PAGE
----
Parents have a moral, ethical and legal responsibility to parent their children. That means, researching the things their children are exposed to. On the surface of it, no sane parent should be buying GTA for a child under 16 or 17 in the first place. Even then, if your kid is the source of calls from school over behavior, maybe you shouldn't buy them games where you kill people as a primary mechanic. Find me an 11 year old that has $60.00 on his own free and clear, as well as a car to get to a retailer to get said game.

Frank Zappa made all of these same arguments. Rockstar was wrong in the way they handled this. Hell, I can even admit that Hot Coffee was ill conceived in the first place. Rockstar is not Illusion Soft. HC did not even belong in the game at all. But let me close with: the ESRB is a load of cow pies, and the loudest whiner about Hot Coffee (Jack Thompson) is now a disbarred attorney; a disgraced, soulless individual who, by comparison makes a tapeworm look more appealing.

The issue is complex, Rockstar recovered. But in no way has the situation in this country been resolved. Any time some kid does something stupid, the parents are almost always quick to blame a game developer. Until we get these people to start looking in the mirror, this will remain an issue for decades to come. If you don't believe me...

The same arguments they make about games, were made about The Three Stooges.
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Sam Maxted Journalist / Community / Support 5 years ago
2) 95% of American Parents (and I am an American, and I have two daughters) are lazy, use game consoles and televisions as babysitters, and get upset when the auto parenting systems they think are in place fail them.
Unfortunately, this isn't a uniquely American thing...
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I can't blame Rockstar for anything involving Hot Coffee. It really wasn't their fault. If only the FTC and others knew (or cared) about how many games go through the ESRB rating system with content that's left in the game's source code that'll never see the light of day by the ESRB or most gamers, and how removing such coding can actually cost unnecessary time and money to remove it, which is why the extra content is often left alone. Those who spoke out against Rockstar also don't seem to understand that most gamers aren't hackers. Most gamers would never unlock the Hot Coffee mode and cannot be unlock through normal usage of the game. I also think that the only content that the FTC or the ESRB should ever be concerned is what the intended user is meant to see, not what they aren't meant to see. What happened to Rockstar is what happens when certain mediums of entertainment are not looked at subjectively and instead are measured on the same status as everything else.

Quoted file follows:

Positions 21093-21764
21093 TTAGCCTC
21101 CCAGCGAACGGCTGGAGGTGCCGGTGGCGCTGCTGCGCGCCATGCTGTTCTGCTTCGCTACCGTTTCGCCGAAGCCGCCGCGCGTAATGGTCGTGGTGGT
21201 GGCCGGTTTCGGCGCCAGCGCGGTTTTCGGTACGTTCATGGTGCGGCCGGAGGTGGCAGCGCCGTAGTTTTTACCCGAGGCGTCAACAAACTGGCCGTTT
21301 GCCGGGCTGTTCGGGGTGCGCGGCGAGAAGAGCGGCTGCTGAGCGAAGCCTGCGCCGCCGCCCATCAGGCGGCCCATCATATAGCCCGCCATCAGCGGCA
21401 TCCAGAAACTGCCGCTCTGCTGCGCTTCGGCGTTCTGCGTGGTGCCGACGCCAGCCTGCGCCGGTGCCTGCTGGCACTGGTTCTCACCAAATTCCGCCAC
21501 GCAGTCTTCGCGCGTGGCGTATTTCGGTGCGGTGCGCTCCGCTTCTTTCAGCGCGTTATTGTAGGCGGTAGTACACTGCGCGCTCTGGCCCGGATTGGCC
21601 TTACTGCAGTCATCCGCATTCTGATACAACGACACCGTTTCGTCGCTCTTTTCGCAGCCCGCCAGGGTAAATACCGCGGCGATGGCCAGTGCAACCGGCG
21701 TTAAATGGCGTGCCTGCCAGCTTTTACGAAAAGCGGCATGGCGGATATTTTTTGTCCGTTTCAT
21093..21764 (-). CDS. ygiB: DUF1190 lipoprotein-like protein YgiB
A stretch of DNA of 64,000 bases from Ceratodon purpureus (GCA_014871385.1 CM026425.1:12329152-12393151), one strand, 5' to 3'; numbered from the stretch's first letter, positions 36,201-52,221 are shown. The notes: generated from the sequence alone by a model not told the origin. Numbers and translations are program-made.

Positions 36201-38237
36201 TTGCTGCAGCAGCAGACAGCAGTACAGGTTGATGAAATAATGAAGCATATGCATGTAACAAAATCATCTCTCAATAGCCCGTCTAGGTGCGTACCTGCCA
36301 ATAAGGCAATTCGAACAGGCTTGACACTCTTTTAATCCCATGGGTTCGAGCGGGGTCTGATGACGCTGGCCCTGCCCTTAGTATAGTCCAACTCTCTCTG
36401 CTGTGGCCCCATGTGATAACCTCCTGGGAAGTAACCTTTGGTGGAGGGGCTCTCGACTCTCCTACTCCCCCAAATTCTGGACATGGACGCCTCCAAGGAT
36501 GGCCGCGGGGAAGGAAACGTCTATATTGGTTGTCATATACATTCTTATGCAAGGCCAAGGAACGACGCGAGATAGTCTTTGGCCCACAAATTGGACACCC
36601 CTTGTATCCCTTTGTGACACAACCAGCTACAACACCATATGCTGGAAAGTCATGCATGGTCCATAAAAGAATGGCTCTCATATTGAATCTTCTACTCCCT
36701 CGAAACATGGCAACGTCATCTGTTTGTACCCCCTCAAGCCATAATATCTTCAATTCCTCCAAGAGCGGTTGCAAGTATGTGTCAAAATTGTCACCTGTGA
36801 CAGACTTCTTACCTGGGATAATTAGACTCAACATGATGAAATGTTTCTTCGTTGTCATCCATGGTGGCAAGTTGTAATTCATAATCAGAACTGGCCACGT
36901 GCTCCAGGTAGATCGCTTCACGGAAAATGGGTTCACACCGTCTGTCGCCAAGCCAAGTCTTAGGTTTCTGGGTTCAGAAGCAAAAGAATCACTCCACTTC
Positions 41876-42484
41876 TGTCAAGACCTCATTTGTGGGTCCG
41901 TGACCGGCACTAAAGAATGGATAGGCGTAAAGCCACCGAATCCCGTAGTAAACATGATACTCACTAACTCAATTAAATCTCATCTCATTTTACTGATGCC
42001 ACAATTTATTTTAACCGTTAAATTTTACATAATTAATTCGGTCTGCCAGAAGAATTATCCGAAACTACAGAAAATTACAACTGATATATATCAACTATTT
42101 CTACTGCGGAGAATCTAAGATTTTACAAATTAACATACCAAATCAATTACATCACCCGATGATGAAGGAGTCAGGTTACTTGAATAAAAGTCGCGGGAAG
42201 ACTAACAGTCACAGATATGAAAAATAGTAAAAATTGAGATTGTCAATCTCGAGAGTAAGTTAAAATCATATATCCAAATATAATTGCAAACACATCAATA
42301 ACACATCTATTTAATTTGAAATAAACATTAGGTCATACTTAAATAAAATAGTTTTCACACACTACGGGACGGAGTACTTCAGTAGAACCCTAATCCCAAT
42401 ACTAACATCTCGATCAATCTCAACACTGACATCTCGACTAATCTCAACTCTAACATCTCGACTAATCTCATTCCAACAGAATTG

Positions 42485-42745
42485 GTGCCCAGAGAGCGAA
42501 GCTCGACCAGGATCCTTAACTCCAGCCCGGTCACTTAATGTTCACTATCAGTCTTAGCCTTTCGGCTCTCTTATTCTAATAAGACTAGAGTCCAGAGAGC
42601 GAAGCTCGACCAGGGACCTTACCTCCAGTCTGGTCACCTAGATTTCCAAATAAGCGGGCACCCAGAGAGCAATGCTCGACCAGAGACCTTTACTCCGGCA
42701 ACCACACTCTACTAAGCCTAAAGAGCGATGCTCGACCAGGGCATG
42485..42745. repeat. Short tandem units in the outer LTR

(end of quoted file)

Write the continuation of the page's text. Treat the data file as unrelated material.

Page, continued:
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David Radd Senior Editor, IndustryGamers5 years ago
Matt Martin hit the nail on the head - regardless of how the way the content was accessed, Rockstar made a huge miscalculation on blaming the content on hackers, and when it was confirmed to be on the disc it basically confirmed all of the worst fears that legislators had about the game, regardless of whether or not that's fair. I believe that the only way that the industry ducked government regulation (at least in the U.S.) was the fact that the ESRB re-rated the game from M to AO. If Rockstar had said nothing at the time it wouldn't have been as bad, but the fact that they denied that the content existed then got caught red handed was a PR disaster and gave the whole industry a black eye.